For starters, initiative proponents expect the other side to outspend them hugely. In an early 2006 filing, the MCRI had only $30,000 on hand, its funds depleted by the long struggle to get the measure on the ballot. And, it’s important to note, the anti-preferences measures in both California and Washington suffered serious erosion in support once opponents began deluging the airwaves with highly misleading commercials. While the MCRI receives funding primarily from individual donors, the Big Three automakers, among other corporate entities, are likely to play a major role in financing the opposition.

“It’s completely cynical,” observes California businessman Ward Connerly, a prime mover behind the earlier initiatives. “While they’re cutting jobs left and right, they’ll be proclaiming their commitment to diversity by opposing this initiative.” In addition, he says, “They’re being browbeaten by the likes of [powerful Michigan congressman] John Dingell, whose wife is a VP for General Motors.”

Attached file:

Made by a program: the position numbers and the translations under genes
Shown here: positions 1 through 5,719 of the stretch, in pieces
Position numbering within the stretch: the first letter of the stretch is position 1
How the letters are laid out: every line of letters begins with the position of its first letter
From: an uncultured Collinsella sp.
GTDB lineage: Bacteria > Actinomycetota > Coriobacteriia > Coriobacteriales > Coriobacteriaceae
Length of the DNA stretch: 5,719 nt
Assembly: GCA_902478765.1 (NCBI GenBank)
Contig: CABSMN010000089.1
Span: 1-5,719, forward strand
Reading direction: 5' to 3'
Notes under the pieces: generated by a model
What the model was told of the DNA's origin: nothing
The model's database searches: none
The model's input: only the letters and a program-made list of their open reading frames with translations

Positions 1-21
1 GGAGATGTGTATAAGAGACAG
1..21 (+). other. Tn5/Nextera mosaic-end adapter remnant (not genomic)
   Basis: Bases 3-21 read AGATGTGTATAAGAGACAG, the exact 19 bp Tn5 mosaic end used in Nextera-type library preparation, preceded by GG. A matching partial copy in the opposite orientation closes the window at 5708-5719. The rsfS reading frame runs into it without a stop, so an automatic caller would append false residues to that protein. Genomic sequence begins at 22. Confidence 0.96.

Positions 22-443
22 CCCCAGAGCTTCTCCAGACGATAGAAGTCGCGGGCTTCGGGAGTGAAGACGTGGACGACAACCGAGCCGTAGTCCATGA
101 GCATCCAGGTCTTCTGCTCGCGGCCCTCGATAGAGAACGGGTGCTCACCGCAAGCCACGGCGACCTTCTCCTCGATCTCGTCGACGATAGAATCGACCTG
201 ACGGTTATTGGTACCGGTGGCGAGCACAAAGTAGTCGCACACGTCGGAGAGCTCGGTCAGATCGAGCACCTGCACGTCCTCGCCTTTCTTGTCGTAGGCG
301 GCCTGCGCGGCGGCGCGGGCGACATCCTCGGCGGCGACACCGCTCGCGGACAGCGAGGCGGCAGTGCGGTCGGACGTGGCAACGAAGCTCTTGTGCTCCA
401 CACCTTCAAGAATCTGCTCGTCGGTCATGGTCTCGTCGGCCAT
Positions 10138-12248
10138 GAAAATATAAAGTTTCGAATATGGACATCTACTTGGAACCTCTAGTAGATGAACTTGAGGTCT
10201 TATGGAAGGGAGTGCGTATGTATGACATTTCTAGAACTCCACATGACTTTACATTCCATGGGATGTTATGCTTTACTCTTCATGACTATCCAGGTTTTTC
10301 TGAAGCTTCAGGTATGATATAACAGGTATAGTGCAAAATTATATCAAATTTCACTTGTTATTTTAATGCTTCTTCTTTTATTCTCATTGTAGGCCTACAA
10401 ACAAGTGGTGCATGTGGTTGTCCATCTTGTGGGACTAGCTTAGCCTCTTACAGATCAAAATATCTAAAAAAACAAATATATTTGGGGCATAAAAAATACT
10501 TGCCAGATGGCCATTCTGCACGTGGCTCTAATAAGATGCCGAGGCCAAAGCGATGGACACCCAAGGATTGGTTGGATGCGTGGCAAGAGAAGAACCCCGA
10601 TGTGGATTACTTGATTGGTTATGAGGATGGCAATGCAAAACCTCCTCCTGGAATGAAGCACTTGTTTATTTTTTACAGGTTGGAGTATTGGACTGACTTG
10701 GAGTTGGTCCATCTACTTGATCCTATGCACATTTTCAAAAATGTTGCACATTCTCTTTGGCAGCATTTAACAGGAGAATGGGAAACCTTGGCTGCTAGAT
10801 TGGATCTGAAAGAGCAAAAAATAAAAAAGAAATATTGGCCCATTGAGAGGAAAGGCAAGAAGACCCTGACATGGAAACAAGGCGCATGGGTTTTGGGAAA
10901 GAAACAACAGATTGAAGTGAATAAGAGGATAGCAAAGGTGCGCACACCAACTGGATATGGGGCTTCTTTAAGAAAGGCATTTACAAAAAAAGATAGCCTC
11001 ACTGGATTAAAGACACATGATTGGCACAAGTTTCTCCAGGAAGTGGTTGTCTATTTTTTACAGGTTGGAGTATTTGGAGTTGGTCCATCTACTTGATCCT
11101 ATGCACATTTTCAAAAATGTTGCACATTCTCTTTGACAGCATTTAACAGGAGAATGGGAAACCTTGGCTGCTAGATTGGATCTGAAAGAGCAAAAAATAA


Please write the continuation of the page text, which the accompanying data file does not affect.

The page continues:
The prime beneficiary of corporate largesse in this battle to date is the broad coalition of union, civil rights, and women’s groups calling itself One United Michigan. The coalition fought a bitter holding action to keep the MCRI off the ballot, charging, among other things, that blacks who signed the MCRI petitions were misinformed of its intent. Joining them in the campaign to stop the MCRI is the more radical group By Any Means Necessary; in December, it shipped busloads of Detroit teens to Lansing, the state capital, where they violently disrupted a state board of canvassers meeting set to certify the MCRI petitions. Overturning furniture and screaming invective at the canvassers, the teens forced the meeting’s cancellation. The MCRI supporters had to go to court to have it placed on the ballot.